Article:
Strava makes changes to Summit and removes multiple tiers

The social media for athletes explains the reason for the change

(Image credit: chris catchpole)

Strava has made changes to Summit, removing the multiple tiers from its subscription service.

The social media for athletes last revamped paid-for upgrades in 2018 when it launched changed the name from Premium to Summit and unveiled three different packages.

Riders were given the choice of paying for the training, safety, and analysis packs separately for around £2.50 a month or opting for the complete package for £6 a month.

But Strava has recently changed the subscription service and now offers one complete package.

Director of local marketing at Strava, Simon Kilma, explained the decision: “To make sure athletes are getting the most value from their subscription, all new subscribers will have access to all our best features.

“We know that packs were working for some athletes, but as we continue to add new features we believe having on subscription offering is the best experience.”

Strava Summit will now cost £6.99 per month and offers heatmaps, the ability to set goals, and more in-depth data analysis for metrics like heart-rate and power.

In October last year, Strava announced it would be removing Bluetooth and ANT+ connectivity from its app, which proved a controversial decision.

Strava said that connecting the app with Bluetooth and ANT+ sensors was causing the software to crash, prompting the company to remove the feature at the end of October.

Nothing changed for Strava users who record using a GPS watch or bike computer like a Garmin, but for anyone who uses the app for their activities they are longer able to include power and heart rate data.

Strava’s decision was met with consternation, as many users say they use the app to record their data through their phone, prompting questions around why Strava doesn’t fix the bug.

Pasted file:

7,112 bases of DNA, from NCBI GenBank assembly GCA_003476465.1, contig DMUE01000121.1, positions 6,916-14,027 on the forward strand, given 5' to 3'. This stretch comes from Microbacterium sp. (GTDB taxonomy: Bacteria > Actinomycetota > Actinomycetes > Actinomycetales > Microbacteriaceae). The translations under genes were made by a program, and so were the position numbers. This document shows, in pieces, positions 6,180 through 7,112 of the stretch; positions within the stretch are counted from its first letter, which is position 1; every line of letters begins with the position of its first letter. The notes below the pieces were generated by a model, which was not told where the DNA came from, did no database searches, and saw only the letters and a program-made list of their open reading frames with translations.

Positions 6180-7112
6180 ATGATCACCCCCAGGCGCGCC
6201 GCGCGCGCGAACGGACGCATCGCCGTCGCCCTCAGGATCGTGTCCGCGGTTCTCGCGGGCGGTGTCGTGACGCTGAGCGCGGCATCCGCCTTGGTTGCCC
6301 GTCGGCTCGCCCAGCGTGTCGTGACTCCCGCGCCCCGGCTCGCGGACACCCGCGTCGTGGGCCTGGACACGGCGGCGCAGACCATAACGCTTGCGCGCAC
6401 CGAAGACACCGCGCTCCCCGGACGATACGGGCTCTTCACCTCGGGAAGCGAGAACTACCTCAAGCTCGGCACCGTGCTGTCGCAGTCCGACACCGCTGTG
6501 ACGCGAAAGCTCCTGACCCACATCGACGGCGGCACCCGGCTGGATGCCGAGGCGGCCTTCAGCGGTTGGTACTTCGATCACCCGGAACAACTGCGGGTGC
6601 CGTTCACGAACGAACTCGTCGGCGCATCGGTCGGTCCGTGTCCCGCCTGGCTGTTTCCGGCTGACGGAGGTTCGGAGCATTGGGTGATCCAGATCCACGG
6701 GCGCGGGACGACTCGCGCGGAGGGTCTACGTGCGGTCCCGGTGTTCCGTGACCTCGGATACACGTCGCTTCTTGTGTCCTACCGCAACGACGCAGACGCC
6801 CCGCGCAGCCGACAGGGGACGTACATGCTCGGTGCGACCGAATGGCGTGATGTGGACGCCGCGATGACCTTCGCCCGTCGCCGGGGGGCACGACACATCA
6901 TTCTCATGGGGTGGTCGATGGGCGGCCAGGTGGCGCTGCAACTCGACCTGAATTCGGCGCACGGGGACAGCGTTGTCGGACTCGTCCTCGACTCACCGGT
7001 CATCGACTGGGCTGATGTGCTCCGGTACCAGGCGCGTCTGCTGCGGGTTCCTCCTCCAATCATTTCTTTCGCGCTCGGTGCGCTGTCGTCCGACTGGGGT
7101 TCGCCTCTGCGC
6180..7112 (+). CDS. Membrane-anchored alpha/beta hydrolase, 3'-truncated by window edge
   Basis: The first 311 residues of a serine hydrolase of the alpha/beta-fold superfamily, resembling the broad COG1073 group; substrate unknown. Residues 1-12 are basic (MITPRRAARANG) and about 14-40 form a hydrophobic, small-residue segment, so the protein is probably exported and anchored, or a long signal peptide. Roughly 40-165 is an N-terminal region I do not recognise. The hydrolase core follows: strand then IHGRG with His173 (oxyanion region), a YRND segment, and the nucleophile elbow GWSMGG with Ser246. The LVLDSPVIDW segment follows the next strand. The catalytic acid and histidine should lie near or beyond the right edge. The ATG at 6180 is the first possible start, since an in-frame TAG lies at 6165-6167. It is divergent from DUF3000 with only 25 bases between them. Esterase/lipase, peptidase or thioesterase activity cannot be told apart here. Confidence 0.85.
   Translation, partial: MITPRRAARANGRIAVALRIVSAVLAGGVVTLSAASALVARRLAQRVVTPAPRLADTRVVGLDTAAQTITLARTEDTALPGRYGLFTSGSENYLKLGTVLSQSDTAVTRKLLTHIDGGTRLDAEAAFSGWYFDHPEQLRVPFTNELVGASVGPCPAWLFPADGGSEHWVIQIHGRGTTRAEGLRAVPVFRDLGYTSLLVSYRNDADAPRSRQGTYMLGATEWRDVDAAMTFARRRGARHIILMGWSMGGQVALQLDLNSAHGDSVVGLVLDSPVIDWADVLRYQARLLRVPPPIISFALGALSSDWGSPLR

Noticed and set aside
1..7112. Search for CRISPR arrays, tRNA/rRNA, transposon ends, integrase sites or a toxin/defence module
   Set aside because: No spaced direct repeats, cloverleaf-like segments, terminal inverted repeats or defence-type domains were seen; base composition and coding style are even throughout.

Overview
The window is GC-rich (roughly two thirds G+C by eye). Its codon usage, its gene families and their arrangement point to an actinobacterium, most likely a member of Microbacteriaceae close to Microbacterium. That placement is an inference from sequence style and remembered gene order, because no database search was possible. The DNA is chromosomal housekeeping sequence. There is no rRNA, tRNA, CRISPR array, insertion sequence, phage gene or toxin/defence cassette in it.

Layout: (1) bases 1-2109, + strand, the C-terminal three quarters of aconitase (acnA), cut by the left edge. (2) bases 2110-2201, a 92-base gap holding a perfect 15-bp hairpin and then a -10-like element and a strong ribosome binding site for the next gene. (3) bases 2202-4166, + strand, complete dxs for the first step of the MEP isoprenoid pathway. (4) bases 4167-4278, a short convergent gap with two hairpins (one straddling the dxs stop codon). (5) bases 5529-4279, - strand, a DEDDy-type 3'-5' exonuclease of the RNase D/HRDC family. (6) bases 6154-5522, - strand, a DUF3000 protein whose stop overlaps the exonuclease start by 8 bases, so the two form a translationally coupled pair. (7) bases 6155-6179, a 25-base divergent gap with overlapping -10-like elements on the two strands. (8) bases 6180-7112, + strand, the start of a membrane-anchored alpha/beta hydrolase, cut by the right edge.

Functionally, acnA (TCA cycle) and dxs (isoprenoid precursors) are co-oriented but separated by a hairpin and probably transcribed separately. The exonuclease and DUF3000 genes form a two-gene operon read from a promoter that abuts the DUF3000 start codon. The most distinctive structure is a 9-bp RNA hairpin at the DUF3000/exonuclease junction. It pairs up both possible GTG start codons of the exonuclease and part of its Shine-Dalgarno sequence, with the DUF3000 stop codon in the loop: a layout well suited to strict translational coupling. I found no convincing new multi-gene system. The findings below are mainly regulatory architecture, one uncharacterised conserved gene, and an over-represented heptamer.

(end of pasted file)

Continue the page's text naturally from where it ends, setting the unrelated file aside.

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In February, Strava announced it had hit a staggering 50 million registered athletes worldwide, with around one million new users joining every month.

Strava users have logged three billion activities since the app was launched in 2009.

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Alex Ballinger

Alex Ballinger is editor of BikeBiz magazine, the leading publication for the UK cycle industry, and is the former digital news editor for After gaining experience in local newsrooms, national newspapers and in digital journalism, Alex found his calling in cycling, first as a reporter, then as news editor responsible for Cycling Weekly's online news output, and now as the editor of BikeBiz. Since pro cycling first captured his heart during the 2010 Tour de France (specifically the Contador-Schleck battle) Alex covered three Tours de France, multiple editions of the Tour of Britain, and the World Championships, while both writing and video presenting for Cycling Weekly. He also specialises in fitness writing, often throwing himself into the deep end to help readers improve their own power numbers.  Away from the desk, Alex can be found racing time trials, riding BMX and mountain bikes, or exploring off-road on his gravel bike. He’s also an avid gamer, and can usually be found buried in an eclectic selection of books.